Distracted drivers cause more than 5,000 crashes a year in Vermont. Now, authorities are using National Distracted Driving Month to draw attention to the dangers.
Norman James of Project RoadSafe lectures commercial truckers on the dangers of distracted driving. But his message applies to anyone who's ever gotten behind the wheel.
"We want to make sure that everybody who is out there on the highway understands that distraction is a menace," James said.
A menace that comes in many forms, from texting to tending to kids. Police say they've even caught drivers reading books, styling their hair and shaving. But cellphones consistently rank as the biggest distraction. National numbers show that at any given moment 10 percent of drivers are using their cellphones and 25 percent of all crashes are caused by drivers talking on their phones.
"Under state law you're prohibited from either receiving or sending data of any type," said Matthew Nesto, a Vermont DMV inspector.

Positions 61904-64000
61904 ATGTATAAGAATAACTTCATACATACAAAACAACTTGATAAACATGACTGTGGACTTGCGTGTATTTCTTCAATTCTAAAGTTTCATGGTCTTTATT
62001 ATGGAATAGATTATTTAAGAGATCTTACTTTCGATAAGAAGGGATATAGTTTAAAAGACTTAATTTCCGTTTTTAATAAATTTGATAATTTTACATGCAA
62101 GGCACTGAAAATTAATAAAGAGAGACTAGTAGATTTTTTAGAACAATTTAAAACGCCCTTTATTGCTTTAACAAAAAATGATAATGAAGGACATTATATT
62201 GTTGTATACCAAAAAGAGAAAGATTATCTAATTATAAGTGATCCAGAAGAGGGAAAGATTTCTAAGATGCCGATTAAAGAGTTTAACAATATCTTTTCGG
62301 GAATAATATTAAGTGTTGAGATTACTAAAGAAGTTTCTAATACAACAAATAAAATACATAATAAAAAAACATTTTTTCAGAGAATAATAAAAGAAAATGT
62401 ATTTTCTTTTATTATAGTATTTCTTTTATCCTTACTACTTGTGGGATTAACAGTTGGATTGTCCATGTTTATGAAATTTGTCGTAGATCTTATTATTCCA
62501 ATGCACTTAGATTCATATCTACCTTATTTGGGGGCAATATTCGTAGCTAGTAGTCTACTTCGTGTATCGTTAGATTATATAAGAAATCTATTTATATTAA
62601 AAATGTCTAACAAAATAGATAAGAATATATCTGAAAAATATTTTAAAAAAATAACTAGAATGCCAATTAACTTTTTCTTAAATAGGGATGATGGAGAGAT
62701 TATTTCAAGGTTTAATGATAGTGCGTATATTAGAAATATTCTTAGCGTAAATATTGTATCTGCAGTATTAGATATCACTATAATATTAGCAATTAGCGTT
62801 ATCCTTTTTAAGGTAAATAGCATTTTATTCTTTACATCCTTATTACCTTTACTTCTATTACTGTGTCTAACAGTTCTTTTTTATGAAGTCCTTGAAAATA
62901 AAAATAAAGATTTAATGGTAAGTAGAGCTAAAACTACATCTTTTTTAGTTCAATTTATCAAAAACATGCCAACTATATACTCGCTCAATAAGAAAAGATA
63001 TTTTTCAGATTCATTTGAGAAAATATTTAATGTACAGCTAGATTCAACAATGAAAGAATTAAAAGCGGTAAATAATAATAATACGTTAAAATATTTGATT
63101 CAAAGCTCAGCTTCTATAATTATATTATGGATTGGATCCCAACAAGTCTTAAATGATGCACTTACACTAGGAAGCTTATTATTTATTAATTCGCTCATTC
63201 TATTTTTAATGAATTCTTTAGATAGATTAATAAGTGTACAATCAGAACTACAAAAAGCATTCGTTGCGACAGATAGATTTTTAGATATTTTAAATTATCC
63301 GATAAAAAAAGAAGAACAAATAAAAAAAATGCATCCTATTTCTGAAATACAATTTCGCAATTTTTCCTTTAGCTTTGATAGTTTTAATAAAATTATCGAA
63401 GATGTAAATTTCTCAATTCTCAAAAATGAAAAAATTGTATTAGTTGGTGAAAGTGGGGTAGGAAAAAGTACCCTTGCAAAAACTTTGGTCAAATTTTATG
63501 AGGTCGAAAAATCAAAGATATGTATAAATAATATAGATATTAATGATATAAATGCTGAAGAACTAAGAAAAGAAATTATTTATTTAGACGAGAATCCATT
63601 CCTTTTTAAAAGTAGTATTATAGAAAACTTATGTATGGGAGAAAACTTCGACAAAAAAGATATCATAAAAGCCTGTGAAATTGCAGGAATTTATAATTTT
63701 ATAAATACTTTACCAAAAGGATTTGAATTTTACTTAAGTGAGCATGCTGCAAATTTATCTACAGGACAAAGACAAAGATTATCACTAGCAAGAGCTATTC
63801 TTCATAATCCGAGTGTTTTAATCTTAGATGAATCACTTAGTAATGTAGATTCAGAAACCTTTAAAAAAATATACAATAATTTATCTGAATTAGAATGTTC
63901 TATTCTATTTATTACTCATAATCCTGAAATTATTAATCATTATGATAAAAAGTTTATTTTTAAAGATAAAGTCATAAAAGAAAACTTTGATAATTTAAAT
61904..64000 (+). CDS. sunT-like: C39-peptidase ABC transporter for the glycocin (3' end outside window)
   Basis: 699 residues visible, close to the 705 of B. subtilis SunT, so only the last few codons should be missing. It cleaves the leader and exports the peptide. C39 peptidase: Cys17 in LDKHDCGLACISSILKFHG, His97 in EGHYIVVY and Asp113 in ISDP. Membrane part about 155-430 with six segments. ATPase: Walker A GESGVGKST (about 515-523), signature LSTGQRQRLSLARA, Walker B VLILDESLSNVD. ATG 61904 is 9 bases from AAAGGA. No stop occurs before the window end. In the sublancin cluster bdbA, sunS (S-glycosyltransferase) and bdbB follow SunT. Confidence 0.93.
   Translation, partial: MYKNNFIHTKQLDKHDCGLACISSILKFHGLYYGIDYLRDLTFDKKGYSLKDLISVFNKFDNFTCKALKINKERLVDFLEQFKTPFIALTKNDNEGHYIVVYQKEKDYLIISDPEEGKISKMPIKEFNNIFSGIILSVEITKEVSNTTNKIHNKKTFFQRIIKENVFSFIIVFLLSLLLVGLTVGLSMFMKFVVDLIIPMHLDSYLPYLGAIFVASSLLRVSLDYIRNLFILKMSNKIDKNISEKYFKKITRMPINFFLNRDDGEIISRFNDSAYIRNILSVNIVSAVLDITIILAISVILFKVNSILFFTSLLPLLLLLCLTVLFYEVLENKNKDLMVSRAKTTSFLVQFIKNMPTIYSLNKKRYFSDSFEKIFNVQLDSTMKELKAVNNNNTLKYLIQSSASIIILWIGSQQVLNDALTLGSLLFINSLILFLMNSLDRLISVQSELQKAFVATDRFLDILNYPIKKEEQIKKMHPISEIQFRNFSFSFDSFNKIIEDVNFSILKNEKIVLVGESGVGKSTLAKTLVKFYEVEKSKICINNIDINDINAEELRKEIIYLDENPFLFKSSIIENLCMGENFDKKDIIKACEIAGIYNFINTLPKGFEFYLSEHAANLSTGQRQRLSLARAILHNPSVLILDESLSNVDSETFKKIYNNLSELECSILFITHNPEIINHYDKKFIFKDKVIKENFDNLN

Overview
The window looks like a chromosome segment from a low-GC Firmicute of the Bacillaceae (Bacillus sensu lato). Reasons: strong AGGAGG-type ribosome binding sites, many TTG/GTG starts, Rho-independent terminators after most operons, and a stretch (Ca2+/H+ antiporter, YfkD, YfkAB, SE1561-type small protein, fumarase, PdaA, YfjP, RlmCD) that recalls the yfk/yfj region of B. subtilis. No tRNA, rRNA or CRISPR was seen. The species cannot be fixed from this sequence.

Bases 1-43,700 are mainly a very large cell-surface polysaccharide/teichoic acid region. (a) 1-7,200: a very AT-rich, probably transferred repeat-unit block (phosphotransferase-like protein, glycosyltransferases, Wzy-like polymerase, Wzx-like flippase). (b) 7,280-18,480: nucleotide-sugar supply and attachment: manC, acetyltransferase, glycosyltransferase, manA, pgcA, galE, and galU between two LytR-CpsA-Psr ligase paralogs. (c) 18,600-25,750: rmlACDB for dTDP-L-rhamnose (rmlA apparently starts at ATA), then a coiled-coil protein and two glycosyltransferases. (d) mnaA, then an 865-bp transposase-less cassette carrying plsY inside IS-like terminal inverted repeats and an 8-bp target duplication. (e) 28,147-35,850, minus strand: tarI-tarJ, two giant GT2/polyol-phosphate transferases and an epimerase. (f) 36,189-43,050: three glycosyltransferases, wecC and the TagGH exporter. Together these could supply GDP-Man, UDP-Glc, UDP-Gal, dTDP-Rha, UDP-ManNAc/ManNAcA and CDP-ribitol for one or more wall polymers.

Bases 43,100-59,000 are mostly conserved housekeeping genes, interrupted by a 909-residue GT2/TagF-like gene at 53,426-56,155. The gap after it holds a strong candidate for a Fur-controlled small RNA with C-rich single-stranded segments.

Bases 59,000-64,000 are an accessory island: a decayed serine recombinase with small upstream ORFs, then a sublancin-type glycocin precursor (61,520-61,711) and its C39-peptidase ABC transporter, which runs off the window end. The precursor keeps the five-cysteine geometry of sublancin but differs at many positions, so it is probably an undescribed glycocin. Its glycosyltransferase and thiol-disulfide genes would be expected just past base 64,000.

Nesto says that includes texts, tweets, emails and web browsing. Public Safety Commissioner Keith Flynn says it's a hard infraction to enforce.
"We lose too many Vermonters every year on our highways," Flynn said.
Between 2008 and 2012, distracted or inattentive drivers caused 42 percent of all Vermont's crashes and killed 22 people.
"And the number of near misses out on the highway are those kinds of near crashes that are never recorded and we know those happen every day," James said.
James says too many drivers zone out, forgetting they're operating 2-ton machines, with 300 horses guzzling high octane fuel. He says between GPS, fancy vehicle gadgets and cellphones, drivers are more distracted than ever before.
"We can do better in Vermont with our traffic safety initiatives," Flynn said.
Currently there are multiple bills before lawmakers, ranging from stiffer penalties for texting while driving to an all-out ban on cellphone use behind the wheel. The governor does not support a complete hands-free initiative, but the administration does endorse banning cell use in work zones.
Nine people have been killed on Vermont roadways so far this year. We had 21 deaths at this time last year.